Cristiano Ronaldo will go down in history as one of the game’s greats. The Portuguese is Real Madrid’s all-time top goalscorer, with more than 400 strikes for Los Blancos, while he has four Ballons d’Or and four Champions League crowns – three with the Spanish side.
But can he be considered the club’s best-ever player?
Ask around at Barcelona and everyone will tell you that Lionel Messi is the finest footballer to play for the Catalan club. In fact, many will go further and claim that the Argentine is the best player in the history of football.
That he is considered Barca’s best is understandable. Messi has been at the forefront of the club’s most successful era, leading the Blaugrana to two trebles (in 2008-09 and 2014-15), eight Liga titles and featuring in four out of their five Champions League crowns, scoring in excess of 500 goals along the way and setting up many, many more.
Down in Madrid, Ronaldo has been brilliant too in that time. The Portuguese surpassed Raul’s record of 323 goals for Madrid in 2015 and averages slightly over one per game for Real. It is an incredible return on the €94 million paid by Los Blancos to Manchester United in 2009.
But while Barca’s best era has happened in recent years under Pep Guardiola and later with Luis Enrique as coach, this is not the standout moment in Real Madrid’s history – despite the team’s three Champions League triumphs over the past four seasons.
When Goal spoke to fans outside the Santiago Bernabeu recently, not many picked Ronaldo as the finest footballer in the club’s history, even though all of them did admit that he is among the very best players to have pulled on the famous white shirt.
“In the history of Real Madrid, there have been great, great players,” the club’s former goalkeeper Paco Buyo told Goal. “It would be unfair of us if we forgot players like [Alfredo] Di Stefano, who is one of the greats not only at Real Madrid, but in football.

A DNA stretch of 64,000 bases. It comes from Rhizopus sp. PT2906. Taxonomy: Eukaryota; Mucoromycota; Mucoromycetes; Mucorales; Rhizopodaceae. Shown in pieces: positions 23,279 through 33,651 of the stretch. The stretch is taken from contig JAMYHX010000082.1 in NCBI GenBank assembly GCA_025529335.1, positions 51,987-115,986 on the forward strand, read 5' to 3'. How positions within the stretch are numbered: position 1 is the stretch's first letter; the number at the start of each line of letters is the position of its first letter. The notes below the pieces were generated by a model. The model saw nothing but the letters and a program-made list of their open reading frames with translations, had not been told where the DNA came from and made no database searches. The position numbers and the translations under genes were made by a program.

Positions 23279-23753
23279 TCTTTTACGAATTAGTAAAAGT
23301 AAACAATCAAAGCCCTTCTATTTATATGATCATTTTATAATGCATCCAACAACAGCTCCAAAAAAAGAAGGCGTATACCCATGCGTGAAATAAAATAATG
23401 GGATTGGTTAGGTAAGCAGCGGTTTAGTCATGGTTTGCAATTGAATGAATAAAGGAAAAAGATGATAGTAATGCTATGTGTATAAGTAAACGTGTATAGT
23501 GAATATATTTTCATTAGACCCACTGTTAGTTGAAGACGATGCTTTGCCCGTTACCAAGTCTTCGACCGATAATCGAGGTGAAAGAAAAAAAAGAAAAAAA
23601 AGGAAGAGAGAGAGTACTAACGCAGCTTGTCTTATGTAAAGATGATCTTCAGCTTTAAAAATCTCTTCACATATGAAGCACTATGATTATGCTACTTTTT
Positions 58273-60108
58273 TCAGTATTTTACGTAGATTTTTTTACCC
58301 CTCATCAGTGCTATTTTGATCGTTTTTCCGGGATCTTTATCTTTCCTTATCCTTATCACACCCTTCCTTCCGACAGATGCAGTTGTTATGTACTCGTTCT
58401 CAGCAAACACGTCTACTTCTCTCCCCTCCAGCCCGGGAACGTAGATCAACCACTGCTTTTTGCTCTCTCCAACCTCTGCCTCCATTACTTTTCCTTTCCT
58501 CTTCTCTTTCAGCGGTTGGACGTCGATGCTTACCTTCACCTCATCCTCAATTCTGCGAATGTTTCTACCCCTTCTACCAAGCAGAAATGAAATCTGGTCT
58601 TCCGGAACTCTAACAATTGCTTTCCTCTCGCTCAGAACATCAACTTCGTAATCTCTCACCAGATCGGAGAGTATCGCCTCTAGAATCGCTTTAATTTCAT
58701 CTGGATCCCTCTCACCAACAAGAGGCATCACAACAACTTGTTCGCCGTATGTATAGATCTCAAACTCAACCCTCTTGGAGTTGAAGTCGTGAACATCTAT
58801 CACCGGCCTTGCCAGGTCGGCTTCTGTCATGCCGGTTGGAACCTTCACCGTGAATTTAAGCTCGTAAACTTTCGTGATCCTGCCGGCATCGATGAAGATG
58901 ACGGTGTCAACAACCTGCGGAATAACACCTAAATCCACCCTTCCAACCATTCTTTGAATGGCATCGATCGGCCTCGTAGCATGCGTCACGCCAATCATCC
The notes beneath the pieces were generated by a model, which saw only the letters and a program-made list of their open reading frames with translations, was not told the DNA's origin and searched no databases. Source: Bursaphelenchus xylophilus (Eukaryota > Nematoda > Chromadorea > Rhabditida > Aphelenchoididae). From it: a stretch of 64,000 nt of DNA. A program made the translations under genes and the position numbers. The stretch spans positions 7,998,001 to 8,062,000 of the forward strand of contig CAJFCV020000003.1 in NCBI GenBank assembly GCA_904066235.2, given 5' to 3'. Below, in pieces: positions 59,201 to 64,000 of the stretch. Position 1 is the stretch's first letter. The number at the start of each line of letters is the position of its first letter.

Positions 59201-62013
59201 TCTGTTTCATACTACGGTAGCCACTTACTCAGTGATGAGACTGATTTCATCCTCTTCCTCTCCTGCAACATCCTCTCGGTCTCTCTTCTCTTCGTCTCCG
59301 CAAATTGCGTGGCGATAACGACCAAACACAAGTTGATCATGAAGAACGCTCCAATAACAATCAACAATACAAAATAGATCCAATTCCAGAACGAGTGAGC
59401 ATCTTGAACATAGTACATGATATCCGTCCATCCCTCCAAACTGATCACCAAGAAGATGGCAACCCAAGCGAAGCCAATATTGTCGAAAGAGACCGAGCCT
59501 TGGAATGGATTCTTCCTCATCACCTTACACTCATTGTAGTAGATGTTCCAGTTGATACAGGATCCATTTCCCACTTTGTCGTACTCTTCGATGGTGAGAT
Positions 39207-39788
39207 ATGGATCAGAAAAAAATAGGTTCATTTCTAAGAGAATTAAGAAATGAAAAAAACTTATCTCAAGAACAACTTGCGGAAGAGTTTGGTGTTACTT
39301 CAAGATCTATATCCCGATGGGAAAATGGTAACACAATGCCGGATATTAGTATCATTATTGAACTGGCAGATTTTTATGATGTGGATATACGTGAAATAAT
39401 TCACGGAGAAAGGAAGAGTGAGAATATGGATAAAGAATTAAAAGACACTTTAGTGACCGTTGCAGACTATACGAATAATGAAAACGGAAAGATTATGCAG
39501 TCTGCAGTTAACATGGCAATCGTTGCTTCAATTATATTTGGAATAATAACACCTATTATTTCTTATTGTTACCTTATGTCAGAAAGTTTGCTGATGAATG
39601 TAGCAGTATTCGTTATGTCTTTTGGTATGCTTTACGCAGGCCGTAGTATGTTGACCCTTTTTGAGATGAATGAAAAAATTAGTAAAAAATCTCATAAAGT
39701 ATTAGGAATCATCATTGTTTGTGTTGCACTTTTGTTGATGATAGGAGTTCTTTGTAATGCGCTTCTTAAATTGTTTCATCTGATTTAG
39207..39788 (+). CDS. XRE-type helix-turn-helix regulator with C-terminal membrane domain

“I think Cristiano is a true Real Madrid legend for everything he has achieved, but I think it is difficult to say he is the best player to have passed through the club. He is surely in the top three.”
Madrid have been blessed with an array of fantastic footballers over the years and perhaps it comes down to personal preference and age. Many younger fans will pick Cristiano as the best ever, while the older ones remember the club’s golden era in the 1950s and 1960s.
“There are many players,” said Buyo, a six-time Liga winner with Madrid in the 1980s and 1990s. “There’s [Ferenc] Puskas, [Paco] Gento. Gento won six European Cups! There’s so many. It would be unjust to forget them because football has no memory and we practically don’t remember what has gone before. We focus on the present.”
So in years to come, will this team be remembered as Cristiano’s Real Madrid like the side from the 1950s and 1960s is often recalled as the one led by Di Stefano?
“Cristiano is a star in every sense,” Buyo said. “He has won it all with Real Madrid, he even won the Euros with his national team and that shows his level. But it will depend on what happens in the coming years, if he wins more Champions Leagues for example. The Real Madrid of Di Stefano, Gento, [Raymond] Kopa, Puskas… they won five European Cups in a row and that is an extraordinary legacy.”